Even if Biden wins the election, he might not be the one in power
There is a strong, depressing case to be made that the most powerful person in the United States is septuagenarian elected specifically to represent the interests of just a few million Kentuckians, rather than the entire American public. That lucky man would be Senate Majority Leader Mitch McConnell, who has spent the past three-and-a-half decades yanking the country rightward thanks to the arcane rules of the Senate and a craven but deep understanding of just what makes — and keeps — political power.
Over the course of the Trump presidency, McConnell has transformed both his wing of the legislative branch and the federal judiciary into conservative havens where Democratic-proposed laws go to die, and hard-right judges go to flourish. He's done this, of course, thanks in no small part to the GOP's solid Senate majority, and the MAGA movement that's energized the Republican party at all levels of government.
Now that there stands a very real chance that Joe Biden will be the next president of the United States, McConnell has reportedly already begun to plan just how he can work to kneecap an incoming Democratic administration that has gone out of its way to signal its unwillingness to deviate from the political center.
It's crucial to remember that at this state, Biden has not won the election (and neither has Trump, despite what he says). Yet according to Axios, the Democrats' likely failure to retake the Senate — pending an apparent double run-off for Georgia's two seats — has forced the Biden camp to abandon hopes for a left-leaning Cabinet, with one source close to McConnell comparing the impending clash over nominees to "armed camps" wherein no "radical progressives" or even moderately controversial names would even be considered by the Republican majority.
Whether Biden intends, or ever intended, to nominate anyone significantly progressive in the first place is an open-ended question, although some supporters of both Sens. Bernie Sanders and Elizabeth Warren had hoped one of the pair might be named to a Biden Cabinet in gratitude for their work on his general election campaign. Likewise, Stacey Abrams, whose work to protect voting rights has proven instrumental in keeping Biden a viable candidate in Georgia, is another possible pick who might meet resistance by McConnell's troops.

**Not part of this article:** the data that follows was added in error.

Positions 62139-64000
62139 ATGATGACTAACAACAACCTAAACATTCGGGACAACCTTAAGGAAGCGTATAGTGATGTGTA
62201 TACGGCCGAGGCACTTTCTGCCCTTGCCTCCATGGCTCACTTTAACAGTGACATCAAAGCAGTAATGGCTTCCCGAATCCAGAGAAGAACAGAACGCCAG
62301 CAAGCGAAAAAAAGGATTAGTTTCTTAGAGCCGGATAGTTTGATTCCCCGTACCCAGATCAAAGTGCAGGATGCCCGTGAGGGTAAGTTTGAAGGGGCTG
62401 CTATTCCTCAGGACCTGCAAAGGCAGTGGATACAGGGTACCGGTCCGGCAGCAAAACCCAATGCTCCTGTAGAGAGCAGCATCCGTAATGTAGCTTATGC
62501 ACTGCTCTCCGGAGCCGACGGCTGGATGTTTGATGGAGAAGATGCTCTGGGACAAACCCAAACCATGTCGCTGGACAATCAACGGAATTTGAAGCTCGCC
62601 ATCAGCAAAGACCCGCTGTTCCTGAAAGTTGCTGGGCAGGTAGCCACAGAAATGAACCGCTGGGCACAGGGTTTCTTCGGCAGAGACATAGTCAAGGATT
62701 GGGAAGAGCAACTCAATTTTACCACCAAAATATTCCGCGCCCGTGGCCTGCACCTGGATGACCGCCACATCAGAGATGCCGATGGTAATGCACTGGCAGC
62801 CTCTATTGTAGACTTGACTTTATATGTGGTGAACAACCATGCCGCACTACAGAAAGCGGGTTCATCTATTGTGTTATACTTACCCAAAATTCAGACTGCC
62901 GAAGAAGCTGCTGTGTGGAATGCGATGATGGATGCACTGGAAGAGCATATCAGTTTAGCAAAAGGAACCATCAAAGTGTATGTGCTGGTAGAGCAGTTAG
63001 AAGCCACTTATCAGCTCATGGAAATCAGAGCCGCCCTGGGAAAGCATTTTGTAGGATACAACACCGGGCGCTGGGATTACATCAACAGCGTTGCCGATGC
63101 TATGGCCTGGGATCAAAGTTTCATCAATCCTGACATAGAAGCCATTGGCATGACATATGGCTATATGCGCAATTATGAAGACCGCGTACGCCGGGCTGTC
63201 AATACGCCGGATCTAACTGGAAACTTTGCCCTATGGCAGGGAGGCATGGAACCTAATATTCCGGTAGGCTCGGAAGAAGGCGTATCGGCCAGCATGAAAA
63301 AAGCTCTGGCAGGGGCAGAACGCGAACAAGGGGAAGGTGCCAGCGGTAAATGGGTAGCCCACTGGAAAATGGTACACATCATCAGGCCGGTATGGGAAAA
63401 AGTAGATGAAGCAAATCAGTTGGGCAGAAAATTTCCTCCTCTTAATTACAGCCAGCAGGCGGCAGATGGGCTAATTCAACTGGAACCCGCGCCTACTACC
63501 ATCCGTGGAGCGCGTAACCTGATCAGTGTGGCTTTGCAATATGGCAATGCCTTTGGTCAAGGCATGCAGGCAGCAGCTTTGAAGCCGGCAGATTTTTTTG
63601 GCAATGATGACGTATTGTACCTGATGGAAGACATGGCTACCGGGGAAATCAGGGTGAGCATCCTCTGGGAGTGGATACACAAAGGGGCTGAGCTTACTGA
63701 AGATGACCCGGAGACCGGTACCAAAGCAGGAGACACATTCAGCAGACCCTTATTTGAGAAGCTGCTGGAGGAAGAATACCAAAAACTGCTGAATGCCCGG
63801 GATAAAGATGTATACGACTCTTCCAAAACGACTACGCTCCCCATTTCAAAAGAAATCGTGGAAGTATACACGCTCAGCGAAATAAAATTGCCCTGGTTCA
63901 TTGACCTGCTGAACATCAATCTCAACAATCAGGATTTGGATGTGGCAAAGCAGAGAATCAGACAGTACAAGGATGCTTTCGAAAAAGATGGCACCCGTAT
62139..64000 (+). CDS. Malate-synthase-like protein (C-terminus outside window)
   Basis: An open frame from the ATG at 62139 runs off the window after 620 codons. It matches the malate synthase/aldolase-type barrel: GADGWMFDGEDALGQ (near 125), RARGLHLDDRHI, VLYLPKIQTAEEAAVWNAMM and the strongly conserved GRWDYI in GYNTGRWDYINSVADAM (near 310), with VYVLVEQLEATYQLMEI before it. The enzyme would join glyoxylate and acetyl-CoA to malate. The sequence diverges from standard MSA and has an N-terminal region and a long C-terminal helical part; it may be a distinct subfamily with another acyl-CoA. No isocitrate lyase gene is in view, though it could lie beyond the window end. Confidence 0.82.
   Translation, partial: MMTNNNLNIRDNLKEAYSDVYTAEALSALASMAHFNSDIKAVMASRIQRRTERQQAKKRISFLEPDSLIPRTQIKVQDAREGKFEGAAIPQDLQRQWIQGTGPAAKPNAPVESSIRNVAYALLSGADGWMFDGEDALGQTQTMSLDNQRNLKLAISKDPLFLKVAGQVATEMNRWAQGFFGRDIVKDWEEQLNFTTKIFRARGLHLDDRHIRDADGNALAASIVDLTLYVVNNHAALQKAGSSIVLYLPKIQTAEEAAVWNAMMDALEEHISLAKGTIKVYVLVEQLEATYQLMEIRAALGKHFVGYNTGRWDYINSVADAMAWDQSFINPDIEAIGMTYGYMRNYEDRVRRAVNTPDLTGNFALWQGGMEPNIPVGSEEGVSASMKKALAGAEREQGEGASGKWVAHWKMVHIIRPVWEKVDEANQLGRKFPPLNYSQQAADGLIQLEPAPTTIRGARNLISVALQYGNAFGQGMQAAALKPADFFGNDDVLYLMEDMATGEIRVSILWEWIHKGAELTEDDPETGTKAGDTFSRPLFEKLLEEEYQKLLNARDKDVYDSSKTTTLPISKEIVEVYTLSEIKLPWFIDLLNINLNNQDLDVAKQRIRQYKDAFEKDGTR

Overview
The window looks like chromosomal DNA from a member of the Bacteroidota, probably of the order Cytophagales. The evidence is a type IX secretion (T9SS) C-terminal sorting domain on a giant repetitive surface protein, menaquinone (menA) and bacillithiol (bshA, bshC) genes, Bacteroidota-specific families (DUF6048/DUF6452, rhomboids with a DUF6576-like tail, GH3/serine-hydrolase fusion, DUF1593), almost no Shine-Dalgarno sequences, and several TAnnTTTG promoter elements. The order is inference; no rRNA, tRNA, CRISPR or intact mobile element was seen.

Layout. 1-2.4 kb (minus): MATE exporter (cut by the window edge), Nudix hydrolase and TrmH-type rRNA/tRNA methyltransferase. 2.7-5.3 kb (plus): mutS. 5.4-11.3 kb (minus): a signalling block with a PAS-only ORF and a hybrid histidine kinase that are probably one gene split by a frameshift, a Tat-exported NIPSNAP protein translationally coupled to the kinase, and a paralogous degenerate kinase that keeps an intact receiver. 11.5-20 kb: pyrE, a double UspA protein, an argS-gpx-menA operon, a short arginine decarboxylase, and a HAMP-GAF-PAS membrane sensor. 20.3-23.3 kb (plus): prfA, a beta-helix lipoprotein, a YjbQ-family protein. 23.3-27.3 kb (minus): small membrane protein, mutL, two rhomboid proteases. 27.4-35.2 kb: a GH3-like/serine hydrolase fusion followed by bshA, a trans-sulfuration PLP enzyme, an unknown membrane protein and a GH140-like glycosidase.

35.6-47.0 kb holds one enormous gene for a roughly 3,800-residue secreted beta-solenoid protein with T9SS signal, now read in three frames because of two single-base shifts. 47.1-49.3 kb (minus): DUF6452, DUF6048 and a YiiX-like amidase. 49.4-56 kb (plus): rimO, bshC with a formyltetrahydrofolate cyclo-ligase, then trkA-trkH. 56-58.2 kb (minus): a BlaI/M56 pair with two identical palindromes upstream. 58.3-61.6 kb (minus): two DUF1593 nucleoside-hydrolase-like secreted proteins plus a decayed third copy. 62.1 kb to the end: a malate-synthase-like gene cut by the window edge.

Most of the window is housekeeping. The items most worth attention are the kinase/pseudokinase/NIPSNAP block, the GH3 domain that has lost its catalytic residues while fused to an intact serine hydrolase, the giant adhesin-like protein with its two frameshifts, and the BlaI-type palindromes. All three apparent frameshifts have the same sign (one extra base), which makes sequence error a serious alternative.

The irony is twofold. First, there's the fact that there is indeed precedent to get around this sort of nomination obstruction, as demonstrated by none other than President Trump himself, who littered his administration with various "acting" secretaries as a way to avoid Senate nomination fights. But Biden would almost certainly refrain from going down this path, in no small part because while Republicans have proven fully adept and eager to subvert the various normal processes of governance, Democrats still cling to those norms, even as they've been proven to be totally ineffectual at actually making a difference in the face of genuine power.
Which brings me to the second irony at play here: Biden has never given any indication that he's interested rocking the boat, or tacking hard left in the first place. If anything, his entire presidential campaign was predicated on staying steadfastly centrist, and overtly rejecting leftist labels and policy agendas. As he's said time and time against over the past year, he wants to work with the very Republican Party that's spent so much time and effort tarring him and his family as corrupt crime bosses. McConnell doesn't need to scare him into nominating milquetoast moderates for his Cabinet (including, reportedly, some Republicans) — Biden's probably already there.
Still, McConnell understands power better than anyone else in the country. Whether the threat to neuter any incoming Cabinet nominees is real, or just bluster, it's likely going to bolster the GOP's sense that, even if they're no longer in control of the White House, they're still ultimately the ones in charge.